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I am currently reading Srednicki's Quantum field theory Book and am having some troubles with evaluating the trace of some gamma matrix expressions.

For instance in Equation 59.19 Srednicki defines $$\newcommand{\fsl}[1]{#1\kern-0.4em\raise0.22ex\hbox{/}}\langle\Phi_{tu}\rangle= \frac{1}{4}{\rm Tr} [\gamma_\nu(-\fsl{p}_1+\fsl{k}_1'+m)\gamma_\mu(-\fsl{p}_1+m)\gamma^\nu(-\fsl{p}_1+\fsl{k}_2'+m)\gamma^\mu(-\fsl{p}_2-m)]. \tag{59.19c} $$

All the $p$'s and $k$'s are slashed (If you know the syntax for this please help!)

The book has developed expressions such as $\gamma^\mu \fsl{p}\gamma_\mu = 2p$, I am having trouble reconciling $\gamma_\nu(-\fsl{p}_1+\fsl{k}_1'+m)\gamma_\mu$ where the indices of the two gamma matrices are different. Could someone help me explicitly evaluate an expression of this form.

UPDATE:

I tried to solve this as follows;

consider $\gamma^\nu((-\fsl{p}_1+\fsl{k}_2'+m)\gamma^\mu(-\fsl{p}_2-m)\gamma_\nu$ to be of the form $abc$ (everything is slashed)

I simplified and obtained this expression = $Tr((-\fsl{p}_2-m)(-4m^2-1/2(s+t+u)+2m(-2\fsl{p}_1+\fsl{k}_1'+\fsl{k}_2')(-\fsl{p}_1+m))$ everything except the mandelstam variables are slashed.

Is there any way to simplify this further? Srednicki has a beautiful expression reducing to just $2m^2(s-4m^2)$

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As a first step one can reduce the complexity of the expression by expanding it in terms of powers of $m$. This should give three terms: one without $m$'s, an $m^2$-term and an $m^4$-term. The terms with odd powers of $m$'s would be zero, because they contain the trace of an odd number of $\gamma$-matrics, which is zero.

Let's look at each in turn. The one without $m$'s is the most complicated. It has the form $${\rm Tr}\{\gamma_{\nu} \fsl{p}_1 \gamma_{\mu} \fsl{p}_2 \gamma^{\nu} \fsl{p}_3 \gamma^{\mu} \fsl{p}_4 \} . $$ Now, we can use the identity $ \gamma^{\mu} \gamma^{\rho} \gamma^{\nu} \gamma^{\sigma} \gamma_{\mu} = -2 \gamma^{\sigma} \gamma^{\nu} \gamma^{\rho} , $ to write the trace as $$ -2 {\rm Tr}\{\gamma_{\nu} \fsl{p}_1 \fsl{p}_3 \gamma^{\nu} \fsl{p}_2 \fsl{p}_4 \} . $$ Then we use the identity $ \gamma^{\mu} \gamma^{\rho} \gamma^{\sigma} \gamma_{\mu} = 4 g^{\rho\nu} {\cal I}$ to write it as $$ -8 ({p}_1\cdot {p}_3){\rm Tr}\{\fsl{p}_2 \fsl{p}_4 \} . $$ The remaining trace over two $\gamma$ matrices then gives $$ -32 ({p}_1\cdot {p}_3)({p}_2\cdot {p}_4) . $$

There would be 6 terms with $m^2$. They would either be of the form $m^2 {\rm Tr}\{\gamma_{\nu} \gamma_{\mu} \gamma^{\nu} \fsl{p}_3 \gamma^{\mu} \fsl{p}_4 \}$ or be of the form $m^2 {\rm Tr}\{\gamma_{\nu} \gamma_{\mu} \fsl{p}_2 \gamma^{\nu} \gamma^{\mu} \fsl{p}_4 \}$. For the first case one can use $ \gamma^{\mu} \gamma^{\nu} \gamma_{\mu} = -2 \gamma^{\nu}$ to obtain $$-2 m^2 {\rm Tr}\{\gamma_{\mu} \fsl{p}_3 \gamma^{\mu} \fsl{p}_4 \} $$ and then $$4 m^2 {\rm Tr}\{\fsl{p}_3 \fsl{p}_4 \} , $$ which gives $$16 m^2 ({p}_3\cdot {p}_4) . $$ For the second case we use one of the previously mentioned identities to obtain $$4 m^2 {\rm Tr}\{\fsl{p}_2 \fsl{p}_4 \} , $$ which becomes $$16 m^2 ({p}_2\cdot {p}_4) . $$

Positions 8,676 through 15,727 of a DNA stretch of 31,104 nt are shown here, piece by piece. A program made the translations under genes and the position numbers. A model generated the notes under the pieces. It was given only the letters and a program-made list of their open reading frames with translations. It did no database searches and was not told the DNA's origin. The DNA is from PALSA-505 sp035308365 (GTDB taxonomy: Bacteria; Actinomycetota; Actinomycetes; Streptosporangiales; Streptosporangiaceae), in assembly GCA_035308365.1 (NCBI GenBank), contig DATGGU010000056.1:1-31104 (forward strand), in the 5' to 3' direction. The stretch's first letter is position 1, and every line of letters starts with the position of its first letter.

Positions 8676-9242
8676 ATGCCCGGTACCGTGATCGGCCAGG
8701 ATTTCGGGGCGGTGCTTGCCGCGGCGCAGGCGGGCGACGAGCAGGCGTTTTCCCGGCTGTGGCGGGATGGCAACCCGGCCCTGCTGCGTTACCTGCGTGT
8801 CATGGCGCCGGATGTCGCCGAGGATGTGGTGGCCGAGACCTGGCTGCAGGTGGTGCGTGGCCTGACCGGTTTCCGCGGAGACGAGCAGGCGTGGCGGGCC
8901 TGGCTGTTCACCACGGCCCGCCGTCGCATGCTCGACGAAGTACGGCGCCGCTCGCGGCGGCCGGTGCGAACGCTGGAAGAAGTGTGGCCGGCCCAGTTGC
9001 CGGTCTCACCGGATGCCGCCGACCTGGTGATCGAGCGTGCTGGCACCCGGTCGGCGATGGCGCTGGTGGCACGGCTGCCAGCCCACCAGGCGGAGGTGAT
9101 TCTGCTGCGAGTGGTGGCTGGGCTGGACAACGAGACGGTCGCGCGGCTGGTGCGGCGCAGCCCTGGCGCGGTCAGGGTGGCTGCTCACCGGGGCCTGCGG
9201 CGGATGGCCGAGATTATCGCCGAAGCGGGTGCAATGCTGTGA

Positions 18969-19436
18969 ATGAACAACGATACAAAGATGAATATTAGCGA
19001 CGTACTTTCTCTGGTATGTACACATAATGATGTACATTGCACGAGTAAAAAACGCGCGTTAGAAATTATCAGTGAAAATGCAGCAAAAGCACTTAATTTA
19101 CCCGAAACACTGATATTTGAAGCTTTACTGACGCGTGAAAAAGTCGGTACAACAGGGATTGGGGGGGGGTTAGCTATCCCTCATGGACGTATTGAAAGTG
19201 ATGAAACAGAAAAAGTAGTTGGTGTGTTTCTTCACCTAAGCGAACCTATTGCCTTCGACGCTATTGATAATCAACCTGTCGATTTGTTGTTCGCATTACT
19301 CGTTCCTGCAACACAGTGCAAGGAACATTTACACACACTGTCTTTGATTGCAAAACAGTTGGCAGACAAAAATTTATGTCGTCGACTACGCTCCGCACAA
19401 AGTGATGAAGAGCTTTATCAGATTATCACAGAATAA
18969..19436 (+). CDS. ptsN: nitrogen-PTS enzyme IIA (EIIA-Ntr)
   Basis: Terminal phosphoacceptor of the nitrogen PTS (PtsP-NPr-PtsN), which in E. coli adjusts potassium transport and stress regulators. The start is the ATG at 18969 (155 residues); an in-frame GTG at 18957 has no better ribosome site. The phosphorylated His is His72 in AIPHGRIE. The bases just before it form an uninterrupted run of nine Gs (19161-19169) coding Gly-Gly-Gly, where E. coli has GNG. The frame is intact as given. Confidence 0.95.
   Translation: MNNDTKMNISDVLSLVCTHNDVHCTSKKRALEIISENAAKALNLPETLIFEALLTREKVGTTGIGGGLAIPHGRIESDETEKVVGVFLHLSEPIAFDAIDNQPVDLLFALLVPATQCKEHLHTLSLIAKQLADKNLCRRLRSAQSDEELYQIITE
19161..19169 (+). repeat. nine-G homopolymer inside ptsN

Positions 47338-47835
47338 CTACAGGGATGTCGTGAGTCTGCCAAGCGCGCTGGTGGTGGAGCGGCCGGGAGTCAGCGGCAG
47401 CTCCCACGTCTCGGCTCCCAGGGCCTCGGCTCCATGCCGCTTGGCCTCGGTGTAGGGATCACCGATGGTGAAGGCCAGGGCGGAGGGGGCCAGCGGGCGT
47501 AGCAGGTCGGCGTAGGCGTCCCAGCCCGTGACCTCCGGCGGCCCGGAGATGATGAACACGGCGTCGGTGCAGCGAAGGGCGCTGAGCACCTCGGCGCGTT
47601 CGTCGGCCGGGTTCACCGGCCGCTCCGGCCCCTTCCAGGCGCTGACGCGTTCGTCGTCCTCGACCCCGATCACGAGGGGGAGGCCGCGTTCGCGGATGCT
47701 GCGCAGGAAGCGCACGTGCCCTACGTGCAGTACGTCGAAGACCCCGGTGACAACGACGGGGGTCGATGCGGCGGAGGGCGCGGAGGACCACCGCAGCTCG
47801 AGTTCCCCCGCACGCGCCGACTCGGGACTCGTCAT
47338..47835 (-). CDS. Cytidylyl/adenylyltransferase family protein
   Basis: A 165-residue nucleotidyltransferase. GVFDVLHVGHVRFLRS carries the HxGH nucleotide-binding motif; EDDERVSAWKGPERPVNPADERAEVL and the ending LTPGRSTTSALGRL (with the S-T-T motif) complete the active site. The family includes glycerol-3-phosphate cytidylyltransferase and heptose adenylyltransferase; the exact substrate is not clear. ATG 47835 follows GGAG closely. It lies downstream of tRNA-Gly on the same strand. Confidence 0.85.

The final term with $m^4$ has the trace $$m^4 {\rm Tr}\{\gamma_{\nu} \gamma_{\mu} \gamma^{\nu} \gamma^{\mu} \} . $$ From one of the identities we obtain $$-2 m^4 {\rm Tr}\{\gamma_{\mu} \gamma^{\mu}\} . $$ The last trace is just 4 times the identity. Hence, it becomes $$-8 m^4 . $$

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This link show a lots of properties : https://en.wikipedia.org/wiki/Gamma_matrices Be careful, I think you forgot a minus sign in one of your equation (-2p if I'm not mistaken) But I'm not sure here about the indices of p1 and p2 with the Feynman slash. Can you explicitly gives the indices for those gamma matrices ? I hope the trace identities might help you.

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  • $\begingroup$ Thank you very much, the trace identities were helpful but now I encounter the problem of finding the trace of terms like Tr{p1(slash)p1(slash)p2(slash)} $\endgroup$ – Aditya Varna Iyer May 12 '16 at 9:31
  • $\begingroup$ For each slashed variable you have a gamma matrices. The trace of an odd number of gamma is zero. I think those terms simply disappear. $\endgroup$ – JSFDude May 12 '16 at 9:34
  • $\begingroup$ Yes I thought so too and managed to ignore those terms but when I try to simplify the expression I got in my edited post it's nasty because I have to expand everything out. I was wondering if there was a more elegant way. $\endgroup$ – Aditya Varna Iyer May 12 '16 at 9:36

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